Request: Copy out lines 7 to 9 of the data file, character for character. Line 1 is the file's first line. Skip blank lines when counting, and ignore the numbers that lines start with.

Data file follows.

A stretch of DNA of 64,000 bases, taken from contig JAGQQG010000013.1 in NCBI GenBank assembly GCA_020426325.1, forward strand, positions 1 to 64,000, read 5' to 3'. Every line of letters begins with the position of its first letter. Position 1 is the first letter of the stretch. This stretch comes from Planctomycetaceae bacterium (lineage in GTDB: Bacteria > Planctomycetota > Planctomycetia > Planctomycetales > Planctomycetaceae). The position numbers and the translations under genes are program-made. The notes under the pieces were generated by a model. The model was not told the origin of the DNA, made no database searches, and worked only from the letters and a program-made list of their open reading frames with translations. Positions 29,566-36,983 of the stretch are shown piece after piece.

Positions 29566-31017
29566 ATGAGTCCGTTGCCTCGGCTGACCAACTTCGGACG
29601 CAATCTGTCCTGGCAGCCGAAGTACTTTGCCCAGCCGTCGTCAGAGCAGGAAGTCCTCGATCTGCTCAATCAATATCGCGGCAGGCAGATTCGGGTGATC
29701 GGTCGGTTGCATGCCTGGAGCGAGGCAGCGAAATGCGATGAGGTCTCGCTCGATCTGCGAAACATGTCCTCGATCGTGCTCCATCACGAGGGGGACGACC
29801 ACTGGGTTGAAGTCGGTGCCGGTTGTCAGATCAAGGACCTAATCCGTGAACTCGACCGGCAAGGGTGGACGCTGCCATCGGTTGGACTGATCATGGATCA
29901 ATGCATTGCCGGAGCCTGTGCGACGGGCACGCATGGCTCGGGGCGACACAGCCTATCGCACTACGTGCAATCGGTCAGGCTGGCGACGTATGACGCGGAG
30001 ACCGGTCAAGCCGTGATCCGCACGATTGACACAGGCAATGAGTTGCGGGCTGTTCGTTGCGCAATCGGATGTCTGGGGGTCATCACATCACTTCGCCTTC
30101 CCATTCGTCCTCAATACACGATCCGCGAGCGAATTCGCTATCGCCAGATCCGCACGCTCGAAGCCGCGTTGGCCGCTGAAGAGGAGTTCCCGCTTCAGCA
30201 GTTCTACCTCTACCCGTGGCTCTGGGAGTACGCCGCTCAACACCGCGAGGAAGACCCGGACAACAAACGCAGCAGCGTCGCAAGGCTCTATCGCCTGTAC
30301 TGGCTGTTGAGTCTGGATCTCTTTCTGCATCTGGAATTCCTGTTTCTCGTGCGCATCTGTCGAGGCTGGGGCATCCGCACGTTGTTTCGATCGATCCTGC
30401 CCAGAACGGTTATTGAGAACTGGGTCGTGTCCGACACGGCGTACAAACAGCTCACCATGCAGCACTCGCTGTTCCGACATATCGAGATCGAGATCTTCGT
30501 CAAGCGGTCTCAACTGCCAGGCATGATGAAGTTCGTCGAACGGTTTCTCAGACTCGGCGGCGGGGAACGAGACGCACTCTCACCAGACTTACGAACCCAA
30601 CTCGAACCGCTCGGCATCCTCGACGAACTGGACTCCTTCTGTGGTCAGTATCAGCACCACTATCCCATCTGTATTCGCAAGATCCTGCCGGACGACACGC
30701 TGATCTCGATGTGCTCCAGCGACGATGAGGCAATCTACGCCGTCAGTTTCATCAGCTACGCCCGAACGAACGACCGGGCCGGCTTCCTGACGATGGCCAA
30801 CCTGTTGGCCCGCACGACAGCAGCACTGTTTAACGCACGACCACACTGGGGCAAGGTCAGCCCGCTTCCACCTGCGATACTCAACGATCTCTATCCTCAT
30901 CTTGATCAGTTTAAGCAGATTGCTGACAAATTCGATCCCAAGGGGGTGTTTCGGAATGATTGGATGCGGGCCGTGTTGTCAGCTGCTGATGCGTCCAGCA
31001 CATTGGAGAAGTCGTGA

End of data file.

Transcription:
29901 ATGCATTGCCGGAGCCTGTGCGACGGGCACGCATGGCTCGGGGCGACACAGCCTATCGCACTACGTGCAATCGGTCAGGCTGGCGACGTATGACGCGGAG
30001 ACCGGTCAAGCCGTGATCCGCACGATTGACACAGGCAATGAGTTGCGGGCTGTTCGTTGCGCAATCGGATGTCTGGGGGTCATCACATCACTTCGCCTTC
30101 CCATTCGTCCTCAATACACGATCCGCGAGCGAATTCGCTATCGCCAGATCCGCACGCTCGAAGCCGCGTTGGCCGCTGAAGAGGAGTTCCCGCTTCAGCA